Abhakshya, aka: Abhakṣya; 3 Definition(s)
Abhakshya means something in Jainism, Prakrit, Hinduism, Sanskrit, Marathi. If you want to know the exact meaning, history, etymology or English translation of this term then check out the descriptions on this page. Add your comment or reference to a book if you want to contribute to this summary article.
The Sanskrit term Abhakṣya can be transliterated into English as Abhaksya or Abhakshya, using the IAST transliteration scheme (?).
General definition (in Jainism)
Abhakṣya (अभक्ष्य) refers to “prohibited food”.—The definitions of what is not fit to be eaten are given considerable prominence particularly in the later Jainism. The standard Śvetāmbara list of twenty-two abhakṣyas is found as early as Nemicandra’s Pravacana-sāroddhāra v245-246. It has largely ousted the later list of sixteen preferred by Hemacandra (in his Yogaśāstra 3.6-7). Later Digambara lists closely follow Āśādhara’s pattern (in his Sāgāra-dharmāmṛta 3.11-18) and make few noticeable additions to the objects forbidden.Source: archive.org: Jaina Yoga
Jainism is an Indian religion of Dharma whose doctrine revolves around harmlessness (ahimsa) towards every living being. The two major branches (Digambara and Svetambara) of Jainism stimulate self-control (or, shramana, ‘self-reliance’) and spiritual development through a path of peace for the soul to progess to the ultimate goal.
Languages of India and abroad
abhakṣya (अभक्ष्य).—a Inseculent, inedible. Forbidden (by Shastras) to eat.Source: DDSA: The Aryabhusan school dictionary, Marathi-English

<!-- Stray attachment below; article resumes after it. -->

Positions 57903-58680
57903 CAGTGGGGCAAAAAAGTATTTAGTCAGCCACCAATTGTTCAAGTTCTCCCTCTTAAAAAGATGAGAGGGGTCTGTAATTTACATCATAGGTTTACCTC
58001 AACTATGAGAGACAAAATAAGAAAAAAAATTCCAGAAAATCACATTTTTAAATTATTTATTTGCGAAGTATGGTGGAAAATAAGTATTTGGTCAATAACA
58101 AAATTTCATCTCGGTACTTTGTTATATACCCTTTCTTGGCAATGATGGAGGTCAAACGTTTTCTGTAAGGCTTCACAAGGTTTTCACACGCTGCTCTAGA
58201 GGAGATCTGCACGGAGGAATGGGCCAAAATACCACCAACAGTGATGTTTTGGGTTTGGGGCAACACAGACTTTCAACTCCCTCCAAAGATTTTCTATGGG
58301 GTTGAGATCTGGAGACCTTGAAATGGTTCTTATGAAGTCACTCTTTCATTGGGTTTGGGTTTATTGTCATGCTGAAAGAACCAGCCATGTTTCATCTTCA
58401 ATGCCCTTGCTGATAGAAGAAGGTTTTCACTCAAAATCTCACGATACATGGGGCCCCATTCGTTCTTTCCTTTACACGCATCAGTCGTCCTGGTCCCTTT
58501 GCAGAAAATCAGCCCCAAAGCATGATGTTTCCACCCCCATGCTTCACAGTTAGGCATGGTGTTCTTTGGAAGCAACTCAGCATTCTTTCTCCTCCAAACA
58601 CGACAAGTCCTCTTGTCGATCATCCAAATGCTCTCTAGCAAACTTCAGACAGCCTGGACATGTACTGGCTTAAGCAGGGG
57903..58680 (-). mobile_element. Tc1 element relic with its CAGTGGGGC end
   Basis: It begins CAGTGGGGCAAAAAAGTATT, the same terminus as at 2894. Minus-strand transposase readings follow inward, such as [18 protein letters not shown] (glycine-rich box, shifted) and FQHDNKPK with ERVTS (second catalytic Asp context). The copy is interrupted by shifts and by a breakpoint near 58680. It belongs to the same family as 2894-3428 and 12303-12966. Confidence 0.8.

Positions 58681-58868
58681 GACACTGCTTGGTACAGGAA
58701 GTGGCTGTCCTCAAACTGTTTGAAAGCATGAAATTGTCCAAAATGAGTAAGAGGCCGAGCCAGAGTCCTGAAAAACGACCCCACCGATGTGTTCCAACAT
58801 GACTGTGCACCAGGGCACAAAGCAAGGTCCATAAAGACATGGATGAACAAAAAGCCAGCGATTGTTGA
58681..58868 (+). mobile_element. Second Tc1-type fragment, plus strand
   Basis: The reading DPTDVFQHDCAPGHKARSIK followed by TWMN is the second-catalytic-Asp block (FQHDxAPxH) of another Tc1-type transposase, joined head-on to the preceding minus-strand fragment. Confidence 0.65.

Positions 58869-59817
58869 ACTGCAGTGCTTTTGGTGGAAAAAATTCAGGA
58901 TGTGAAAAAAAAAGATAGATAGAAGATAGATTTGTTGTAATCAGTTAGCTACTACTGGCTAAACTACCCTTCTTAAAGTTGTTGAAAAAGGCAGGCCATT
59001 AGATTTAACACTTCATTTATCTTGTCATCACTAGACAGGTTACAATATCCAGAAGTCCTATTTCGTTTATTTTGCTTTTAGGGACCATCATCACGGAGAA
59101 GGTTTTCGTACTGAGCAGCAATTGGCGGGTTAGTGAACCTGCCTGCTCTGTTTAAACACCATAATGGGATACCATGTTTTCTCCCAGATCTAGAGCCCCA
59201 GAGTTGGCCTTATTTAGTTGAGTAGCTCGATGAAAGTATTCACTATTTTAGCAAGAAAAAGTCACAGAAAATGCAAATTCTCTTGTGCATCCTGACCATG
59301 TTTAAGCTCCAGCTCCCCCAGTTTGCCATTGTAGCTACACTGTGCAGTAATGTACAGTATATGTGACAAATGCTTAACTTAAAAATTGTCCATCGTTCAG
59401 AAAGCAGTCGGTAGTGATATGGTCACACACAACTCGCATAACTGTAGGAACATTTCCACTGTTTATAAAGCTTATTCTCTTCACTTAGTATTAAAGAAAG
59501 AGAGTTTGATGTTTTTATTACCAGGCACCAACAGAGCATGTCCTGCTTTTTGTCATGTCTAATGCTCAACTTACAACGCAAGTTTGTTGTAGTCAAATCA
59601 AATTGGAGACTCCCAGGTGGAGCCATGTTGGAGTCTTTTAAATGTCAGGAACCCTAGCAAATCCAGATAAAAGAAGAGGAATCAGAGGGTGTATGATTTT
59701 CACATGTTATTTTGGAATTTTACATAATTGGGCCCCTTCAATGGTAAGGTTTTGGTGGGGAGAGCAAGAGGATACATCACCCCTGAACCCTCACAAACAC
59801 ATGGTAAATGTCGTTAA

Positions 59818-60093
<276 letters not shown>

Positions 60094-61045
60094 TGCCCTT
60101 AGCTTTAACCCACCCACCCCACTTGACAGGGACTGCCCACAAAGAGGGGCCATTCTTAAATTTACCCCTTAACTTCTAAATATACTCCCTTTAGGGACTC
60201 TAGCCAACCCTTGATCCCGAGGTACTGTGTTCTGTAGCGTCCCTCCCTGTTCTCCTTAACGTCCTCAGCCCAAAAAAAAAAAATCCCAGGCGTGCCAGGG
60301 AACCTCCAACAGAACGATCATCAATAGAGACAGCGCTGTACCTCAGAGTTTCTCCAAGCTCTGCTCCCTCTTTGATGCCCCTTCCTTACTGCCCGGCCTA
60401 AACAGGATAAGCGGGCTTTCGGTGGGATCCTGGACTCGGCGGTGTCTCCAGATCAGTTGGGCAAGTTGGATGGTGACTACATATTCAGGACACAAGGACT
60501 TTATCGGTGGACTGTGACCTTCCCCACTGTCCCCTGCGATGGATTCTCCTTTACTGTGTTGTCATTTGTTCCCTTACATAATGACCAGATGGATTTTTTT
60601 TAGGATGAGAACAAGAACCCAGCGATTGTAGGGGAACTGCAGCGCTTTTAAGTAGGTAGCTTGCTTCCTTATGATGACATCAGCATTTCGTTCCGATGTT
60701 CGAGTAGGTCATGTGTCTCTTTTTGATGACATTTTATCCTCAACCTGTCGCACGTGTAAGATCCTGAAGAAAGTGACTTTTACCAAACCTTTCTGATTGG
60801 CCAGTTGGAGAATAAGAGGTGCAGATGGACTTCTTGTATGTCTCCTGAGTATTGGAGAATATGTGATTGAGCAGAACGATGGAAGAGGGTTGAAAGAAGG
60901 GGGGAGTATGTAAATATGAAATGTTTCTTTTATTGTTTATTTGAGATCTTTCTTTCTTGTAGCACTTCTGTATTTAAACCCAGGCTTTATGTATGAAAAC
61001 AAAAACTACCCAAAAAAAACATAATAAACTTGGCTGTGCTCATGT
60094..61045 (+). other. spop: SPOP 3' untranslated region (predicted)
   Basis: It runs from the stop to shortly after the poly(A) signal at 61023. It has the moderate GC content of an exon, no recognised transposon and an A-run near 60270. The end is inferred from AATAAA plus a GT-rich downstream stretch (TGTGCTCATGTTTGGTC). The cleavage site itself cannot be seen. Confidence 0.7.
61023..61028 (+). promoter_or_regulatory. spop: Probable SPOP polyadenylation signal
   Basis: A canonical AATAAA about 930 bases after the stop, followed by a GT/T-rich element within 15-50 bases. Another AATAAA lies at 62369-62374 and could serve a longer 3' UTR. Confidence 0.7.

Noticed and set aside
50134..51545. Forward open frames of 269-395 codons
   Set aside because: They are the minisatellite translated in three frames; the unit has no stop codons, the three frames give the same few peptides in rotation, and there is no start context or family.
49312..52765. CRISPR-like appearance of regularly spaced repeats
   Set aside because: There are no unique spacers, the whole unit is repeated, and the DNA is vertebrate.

Marathi is an Indo-European language having over 70 million native speakers people in (predominantly) Maharashtra India. Marathi, like many other Indo-Aryan languages, evolved from early forms of Prakrit, which itself is a subset of Sanskrit, one of the most ancient languages of the world.
1) Not to be eaten.
2) Prohibited from eating.
-kṣyam A prohibited article of food.Source: DDSA: The practical Sanskrit-English dictionary
Sanskrit, also spelled संस्कृतम् (saṃskṛtam), is an ancient language of India commonly seen as the grandmother of the Indo-European language family. Closely allied with Prakrit and Pali, Sanskrit is more exhaustive in both grammar and terms and has the most extensive collection of literature in the world, greatly surpassing its sister-languages Greek and Latin.
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